Cowboys moving cattle using their horses and dogs.
Buckaroo Scarf Knot
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Also called a Four-Square Buckaroo Knot

Buckaroos in the Great Basin country of Nevada, Idaho, and Oregon have always worn “wild rags” or neckerchiefs to keep out the cold winds.  Buckaroos prefer their wild rags to be 30”x 30” or 34”x 34” or even larger silk squares.  The scarves come in all colors and patterns.

Wild rags are most often made of real silk because silk is the most absorbent of all natural fibers and naturally wicks away moisture.  It is warmer than wool in the winter and softens with wear.

"Cowboy Bob" Lemen from Minnesota cautions about knotted scarves: "It makes a very pretty knot, but should never, ever, be worn in an actual 'cowboy' situation!"  His point being any hard knot will not loosen and if a rider is "hung-up" by the scarf on a saddle horn or other piece of equipment, they could choke to death.  The same goes for any gear that a rider wears or has on their saddle.  Always be aware of the very real danger of being hung up and of being dragged.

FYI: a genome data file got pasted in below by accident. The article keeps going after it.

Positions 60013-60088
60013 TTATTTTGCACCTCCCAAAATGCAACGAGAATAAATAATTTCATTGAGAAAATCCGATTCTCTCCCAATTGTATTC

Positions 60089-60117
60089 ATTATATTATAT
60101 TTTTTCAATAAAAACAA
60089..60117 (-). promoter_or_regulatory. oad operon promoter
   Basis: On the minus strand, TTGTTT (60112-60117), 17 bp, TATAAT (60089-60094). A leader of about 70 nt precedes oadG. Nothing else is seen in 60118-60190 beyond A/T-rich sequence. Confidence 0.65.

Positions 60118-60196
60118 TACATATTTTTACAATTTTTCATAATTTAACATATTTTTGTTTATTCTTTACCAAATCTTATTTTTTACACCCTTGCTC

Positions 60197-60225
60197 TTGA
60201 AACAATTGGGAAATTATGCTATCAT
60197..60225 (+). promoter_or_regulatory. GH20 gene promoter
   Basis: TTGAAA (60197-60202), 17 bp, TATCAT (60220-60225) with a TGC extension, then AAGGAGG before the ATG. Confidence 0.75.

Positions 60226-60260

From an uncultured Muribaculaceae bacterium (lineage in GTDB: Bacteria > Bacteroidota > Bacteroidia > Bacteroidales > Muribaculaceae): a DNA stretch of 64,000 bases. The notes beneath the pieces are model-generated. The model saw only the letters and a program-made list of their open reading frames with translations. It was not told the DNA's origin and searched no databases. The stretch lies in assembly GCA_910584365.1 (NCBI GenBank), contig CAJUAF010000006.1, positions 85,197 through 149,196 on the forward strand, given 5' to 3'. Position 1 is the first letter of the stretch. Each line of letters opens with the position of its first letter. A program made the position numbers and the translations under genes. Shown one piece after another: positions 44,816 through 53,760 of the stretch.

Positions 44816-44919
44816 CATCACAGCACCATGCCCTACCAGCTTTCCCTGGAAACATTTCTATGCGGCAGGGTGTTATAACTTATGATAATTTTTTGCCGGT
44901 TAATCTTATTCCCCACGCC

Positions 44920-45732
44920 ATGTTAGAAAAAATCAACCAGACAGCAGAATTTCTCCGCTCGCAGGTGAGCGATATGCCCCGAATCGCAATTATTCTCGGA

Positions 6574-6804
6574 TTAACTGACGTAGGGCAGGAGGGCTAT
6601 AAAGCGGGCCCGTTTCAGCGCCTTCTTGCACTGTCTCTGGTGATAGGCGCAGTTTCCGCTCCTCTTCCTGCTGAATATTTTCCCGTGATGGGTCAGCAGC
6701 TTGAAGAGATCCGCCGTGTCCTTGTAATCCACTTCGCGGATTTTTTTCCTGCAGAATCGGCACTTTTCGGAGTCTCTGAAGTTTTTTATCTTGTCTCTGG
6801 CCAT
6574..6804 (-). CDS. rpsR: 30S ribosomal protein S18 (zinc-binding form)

To tie the wild rag in traditional buckaroo style use the following steps:

Drape the scarf around your neck, then grasp opposite ends of the scarf, one in each hand. 

Wrap the scarf once around one or two fingers of your left hand, from over front to back and back over the fingers with the end hanging down and loose. 

The right scarf end wraps around the front of the left from front to back being sure to go under the loose left end. 

The right scarf end then comes forward around from the back , and loops over the loose left end , and through the loop made by the fingers of your left hand, from right to left.  

Tighten the square and there you have it, the 4 square buckaroo knot.
Below we have it one more time from a different view.

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Larry Bute, chronicler of the buckaroo, illustrates the knot below in a detail taken from his illustration Cowboy Knots.



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